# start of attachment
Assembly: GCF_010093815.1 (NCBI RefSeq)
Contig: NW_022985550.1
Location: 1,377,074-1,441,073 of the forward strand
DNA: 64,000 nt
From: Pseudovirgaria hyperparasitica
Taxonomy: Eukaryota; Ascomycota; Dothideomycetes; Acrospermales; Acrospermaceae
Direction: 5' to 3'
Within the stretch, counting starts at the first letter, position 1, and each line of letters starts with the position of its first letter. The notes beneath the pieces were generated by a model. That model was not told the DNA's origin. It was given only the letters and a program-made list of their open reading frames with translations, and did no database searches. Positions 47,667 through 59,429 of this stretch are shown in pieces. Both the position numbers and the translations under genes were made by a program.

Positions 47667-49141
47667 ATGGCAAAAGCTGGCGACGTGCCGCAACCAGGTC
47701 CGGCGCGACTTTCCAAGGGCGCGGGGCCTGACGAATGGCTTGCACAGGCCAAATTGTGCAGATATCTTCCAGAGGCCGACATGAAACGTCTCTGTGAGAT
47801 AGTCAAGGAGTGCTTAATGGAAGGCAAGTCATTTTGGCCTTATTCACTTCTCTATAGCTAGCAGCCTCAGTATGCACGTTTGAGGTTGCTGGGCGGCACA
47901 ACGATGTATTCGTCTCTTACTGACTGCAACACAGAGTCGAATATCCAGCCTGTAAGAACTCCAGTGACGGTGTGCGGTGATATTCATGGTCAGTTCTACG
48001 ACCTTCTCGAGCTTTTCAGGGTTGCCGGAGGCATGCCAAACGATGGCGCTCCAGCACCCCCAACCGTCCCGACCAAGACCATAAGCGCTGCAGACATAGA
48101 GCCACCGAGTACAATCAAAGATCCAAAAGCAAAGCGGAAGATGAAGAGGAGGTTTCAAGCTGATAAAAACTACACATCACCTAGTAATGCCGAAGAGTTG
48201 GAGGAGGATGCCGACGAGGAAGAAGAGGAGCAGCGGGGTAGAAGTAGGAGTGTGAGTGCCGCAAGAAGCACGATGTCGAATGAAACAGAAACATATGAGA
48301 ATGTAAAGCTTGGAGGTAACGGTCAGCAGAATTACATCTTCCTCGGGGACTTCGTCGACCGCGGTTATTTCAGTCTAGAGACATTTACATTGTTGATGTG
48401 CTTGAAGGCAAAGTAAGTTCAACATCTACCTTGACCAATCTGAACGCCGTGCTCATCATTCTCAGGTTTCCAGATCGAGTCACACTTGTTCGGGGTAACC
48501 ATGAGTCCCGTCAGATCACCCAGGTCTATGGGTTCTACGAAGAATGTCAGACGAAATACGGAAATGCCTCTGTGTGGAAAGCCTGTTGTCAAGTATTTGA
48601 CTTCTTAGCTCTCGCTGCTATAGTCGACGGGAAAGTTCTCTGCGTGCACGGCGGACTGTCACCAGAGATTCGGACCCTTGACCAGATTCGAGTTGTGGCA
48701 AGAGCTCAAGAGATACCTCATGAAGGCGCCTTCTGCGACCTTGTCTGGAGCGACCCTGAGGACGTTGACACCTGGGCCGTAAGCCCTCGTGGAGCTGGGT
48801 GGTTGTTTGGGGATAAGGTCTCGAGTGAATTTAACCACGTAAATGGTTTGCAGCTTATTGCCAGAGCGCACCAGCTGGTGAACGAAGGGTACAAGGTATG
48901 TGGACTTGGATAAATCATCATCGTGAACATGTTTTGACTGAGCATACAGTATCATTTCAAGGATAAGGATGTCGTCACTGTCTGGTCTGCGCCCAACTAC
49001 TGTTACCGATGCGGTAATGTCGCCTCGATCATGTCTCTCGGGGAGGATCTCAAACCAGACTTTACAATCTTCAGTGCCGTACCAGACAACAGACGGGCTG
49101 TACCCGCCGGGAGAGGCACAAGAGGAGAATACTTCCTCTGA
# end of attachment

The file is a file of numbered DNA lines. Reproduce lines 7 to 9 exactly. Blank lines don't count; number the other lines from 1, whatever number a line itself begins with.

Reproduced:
Direction: 5' to 3'
Within the stretch, counting starts at the first letter, position 1, and each line of letters starts with the position of its first letter. The notes beneath the pieces were generated by a model. That model was not told the DNA's origin. It was given only the letters and a program-made list of their open reading frames with translations, and did no database searches. Positions 47,667 through 59,429 of this stretch are shown in pieces. Both the position numbers and the translations under genes were made by a program.

Positions 47667-49141